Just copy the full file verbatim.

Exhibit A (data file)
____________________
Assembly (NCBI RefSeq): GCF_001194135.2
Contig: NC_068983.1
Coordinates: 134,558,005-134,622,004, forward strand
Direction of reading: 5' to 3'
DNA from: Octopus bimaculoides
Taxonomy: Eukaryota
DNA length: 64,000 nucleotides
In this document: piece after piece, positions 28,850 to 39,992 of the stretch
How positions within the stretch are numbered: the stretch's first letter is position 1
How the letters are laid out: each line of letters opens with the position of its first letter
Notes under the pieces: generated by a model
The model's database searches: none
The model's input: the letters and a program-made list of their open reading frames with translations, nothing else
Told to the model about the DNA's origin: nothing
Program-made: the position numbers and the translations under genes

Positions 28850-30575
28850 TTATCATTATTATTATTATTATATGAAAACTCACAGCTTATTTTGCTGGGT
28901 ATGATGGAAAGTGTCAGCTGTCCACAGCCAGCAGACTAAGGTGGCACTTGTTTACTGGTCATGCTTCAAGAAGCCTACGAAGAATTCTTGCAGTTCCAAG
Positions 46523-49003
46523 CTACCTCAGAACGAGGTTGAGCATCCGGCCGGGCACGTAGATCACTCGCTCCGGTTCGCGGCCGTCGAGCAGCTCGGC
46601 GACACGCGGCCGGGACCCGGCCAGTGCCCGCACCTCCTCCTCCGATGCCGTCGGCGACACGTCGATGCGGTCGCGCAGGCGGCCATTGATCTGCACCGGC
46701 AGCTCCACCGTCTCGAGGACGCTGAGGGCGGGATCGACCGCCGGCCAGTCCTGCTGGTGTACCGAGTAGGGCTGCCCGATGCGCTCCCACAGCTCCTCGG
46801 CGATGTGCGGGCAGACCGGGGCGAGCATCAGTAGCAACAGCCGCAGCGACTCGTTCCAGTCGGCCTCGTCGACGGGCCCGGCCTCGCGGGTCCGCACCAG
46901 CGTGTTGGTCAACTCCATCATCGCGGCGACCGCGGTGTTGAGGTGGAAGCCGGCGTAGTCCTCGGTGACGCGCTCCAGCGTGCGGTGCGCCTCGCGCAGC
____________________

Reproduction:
Assembly (NCBI RefSeq): GCF_001194135.2
Contig: NC_068983.1
Coordinates: 134,558,005-134,622,004, forward strand
Direction of reading: 5' to 3'
DNA from: Octopus bimaculoides
Taxonomy: Eukaryota
DNA length: 64,000 nucleotides
In this document: piece after piece, positions 28,850 to 39,992 of the stretch
How positions within the stretch are numbered: the stretch's first letter is position 1
How the letters are laid out: each line of letters opens with the position of its first letter
Notes under the pieces: generated by a model
The model's database searches: none
The model's input: the letters and a program-made list of their open reading frames with translations, nothing else
Told to the model about the DNA's origin: nothing
Program-made: the position numbers and the translations under genes

Positions 28850-30575
28850 TTATCATTATTATTATTATTATATGAAAACTCACAGCTTATTTTGCTGGGT
28901 ATGATGGAAAGTGTCAGCTGTCCACAGCCAGCAGACTAAGGTGGCACTTGTTTACTGGTCATGCTTCAAGAAGCCTACGAAGAATTCTTGCAGTTCCAAG
Positions 46523-49003
46523 CTACCTCAGAACGAGGTTGAGCATCCGGCCGGGCACGTAGATCACTCGCTCCGGTTCGCGGCCGTCGAGCAGCTCGGC
46601 GACACGCGGCCGGGACCCGGCCAGTGCCCGCACCTCCTCCTCCGATGCCGTCGGCGACACGTCGATGCGGTCGCGCAGGCGGCCATTGATCTGCACCGGC
46701 AGCTCCACCGTCTCGAGGACGCTGAGGGCGGGATCGACCGCCGGCCAGTCCTGCTGGTGTACCGAGTAGGGCTGCCCGATGCGCTCCCACAGCTCCTCGG
46801 CGATGTGCGGGCAGACCGGGGCGAGCATCAGTAGCAACAGCCGCAGCGACTCGTTCCAGTCGGCCTCGTCGACGGGCCCGGCCTCGCGGGTCCGCACCAG
46901 CGTGTTGGTCAACTCCATCATCGCGGCGACCGCGGTGTTGAGGTGGAAGCCGGCGTAGTCCTCGGTGACGCGCTCCAGCGTGCGGTGCGCCTCGCGCAGC